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  #1  
Old 01-11-2020, 11:08 PM
[email protected] kenlinn1@yahoo.com is offline
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CMP light park to dark

I went from light park from cmp to almost black to match the slide took a bit but was worth it- what do you think ? Click image for larger version

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Last edited by [email protected]; 01-11-2020 at 11:10 PM.
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  #2  
Old 01-11-2020, 11:19 PM
[email protected] kenlinn1@yahoo.com is offline
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Oil and heat

I used hoppes 9 gun oil soaked for 3 hours wiped it off then used a big lighter to burn the oil in. the later took took about 4 hours-and it seems to stain the the oil dark into the light park
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  #3  
Old 01-11-2020, 11:49 PM
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dsk dsk is offline
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It certainly looks like you did a good job. I just hope it doesn't rub off. The bane of Parkerizing has always been the fact that it's really difficult to get a matching finish on all the parts. In fact I once had a Remington Rand that matched on one side, but on the other the frame was a shade lighter.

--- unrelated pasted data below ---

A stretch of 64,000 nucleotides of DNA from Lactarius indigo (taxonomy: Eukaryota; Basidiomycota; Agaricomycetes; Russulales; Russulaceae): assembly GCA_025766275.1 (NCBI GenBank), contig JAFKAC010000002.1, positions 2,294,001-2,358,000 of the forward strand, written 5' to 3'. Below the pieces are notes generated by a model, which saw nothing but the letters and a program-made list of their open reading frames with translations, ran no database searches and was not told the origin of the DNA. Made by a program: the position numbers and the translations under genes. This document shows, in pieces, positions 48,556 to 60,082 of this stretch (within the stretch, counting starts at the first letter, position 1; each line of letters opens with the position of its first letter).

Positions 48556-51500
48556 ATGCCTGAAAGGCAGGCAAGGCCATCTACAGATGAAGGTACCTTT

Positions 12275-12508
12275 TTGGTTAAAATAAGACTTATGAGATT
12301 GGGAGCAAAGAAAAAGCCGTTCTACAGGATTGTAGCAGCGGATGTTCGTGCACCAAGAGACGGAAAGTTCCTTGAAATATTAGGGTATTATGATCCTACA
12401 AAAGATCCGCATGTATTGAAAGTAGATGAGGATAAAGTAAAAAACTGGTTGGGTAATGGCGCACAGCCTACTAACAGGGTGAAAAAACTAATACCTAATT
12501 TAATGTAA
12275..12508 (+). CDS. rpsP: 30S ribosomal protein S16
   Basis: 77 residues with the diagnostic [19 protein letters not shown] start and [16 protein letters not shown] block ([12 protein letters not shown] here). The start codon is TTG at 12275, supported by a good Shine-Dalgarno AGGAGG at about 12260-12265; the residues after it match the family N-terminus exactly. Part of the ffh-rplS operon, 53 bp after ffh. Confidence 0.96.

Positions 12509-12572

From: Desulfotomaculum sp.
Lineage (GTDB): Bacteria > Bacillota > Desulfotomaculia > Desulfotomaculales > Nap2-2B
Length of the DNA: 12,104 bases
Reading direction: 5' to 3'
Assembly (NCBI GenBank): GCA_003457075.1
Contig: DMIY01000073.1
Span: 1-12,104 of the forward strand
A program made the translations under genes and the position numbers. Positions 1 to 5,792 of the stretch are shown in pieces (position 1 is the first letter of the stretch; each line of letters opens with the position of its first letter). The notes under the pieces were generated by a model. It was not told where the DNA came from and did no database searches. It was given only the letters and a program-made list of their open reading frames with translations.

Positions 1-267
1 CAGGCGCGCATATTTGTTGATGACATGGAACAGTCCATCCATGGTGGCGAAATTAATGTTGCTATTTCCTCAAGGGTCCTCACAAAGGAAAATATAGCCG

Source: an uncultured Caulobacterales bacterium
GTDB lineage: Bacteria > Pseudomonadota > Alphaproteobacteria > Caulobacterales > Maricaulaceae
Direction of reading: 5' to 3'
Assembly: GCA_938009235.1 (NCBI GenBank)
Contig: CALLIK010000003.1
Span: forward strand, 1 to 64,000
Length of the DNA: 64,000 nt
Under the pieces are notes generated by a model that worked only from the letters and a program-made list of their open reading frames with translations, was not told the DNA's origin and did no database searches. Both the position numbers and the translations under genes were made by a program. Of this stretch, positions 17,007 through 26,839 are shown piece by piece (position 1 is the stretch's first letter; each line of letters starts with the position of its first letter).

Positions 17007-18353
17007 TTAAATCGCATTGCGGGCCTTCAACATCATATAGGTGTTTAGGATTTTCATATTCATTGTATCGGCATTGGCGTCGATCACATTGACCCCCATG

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  #4  
Old 01-12-2020, 10:23 AM
Infidel525 Infidel525 is offline
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Not something I would have done, the collectibility of the CMP is in how it was received, at least you didn't actually repark it.

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Old 01-12-2020, 12:14 PM
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I tend to agree, but this is what happens when a gun passes from Uncle Sam (who doesn't give a rat's ass about cosmetics) to a civilian owner who does.
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Avoid the temptation to replace everything on your brand-new 1911 just to make it "better". Know what you're changing out and why. You may spend a lot of money fixing things that weren't broken to begin with. Shoot at least 500 rounds through it first, then decide what you don't like and want to improve. Regarding vintage 1911s, pre-1970 pistols are highly collectible in original, unaltered condition and should NEVER be refinished or modified as it completely ruins their monetary value.
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  #6  
Old 01-12-2020, 12:39 PM
corpsman5 corpsman5 is offline
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I think it looks much better, but I would imagine that it will slowly return to the original color. Who knows... I could be wrong.
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  #7  
Old 01-12-2020, 01:04 PM
[email protected] kenlinn1@yahoo.com is offline
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100% better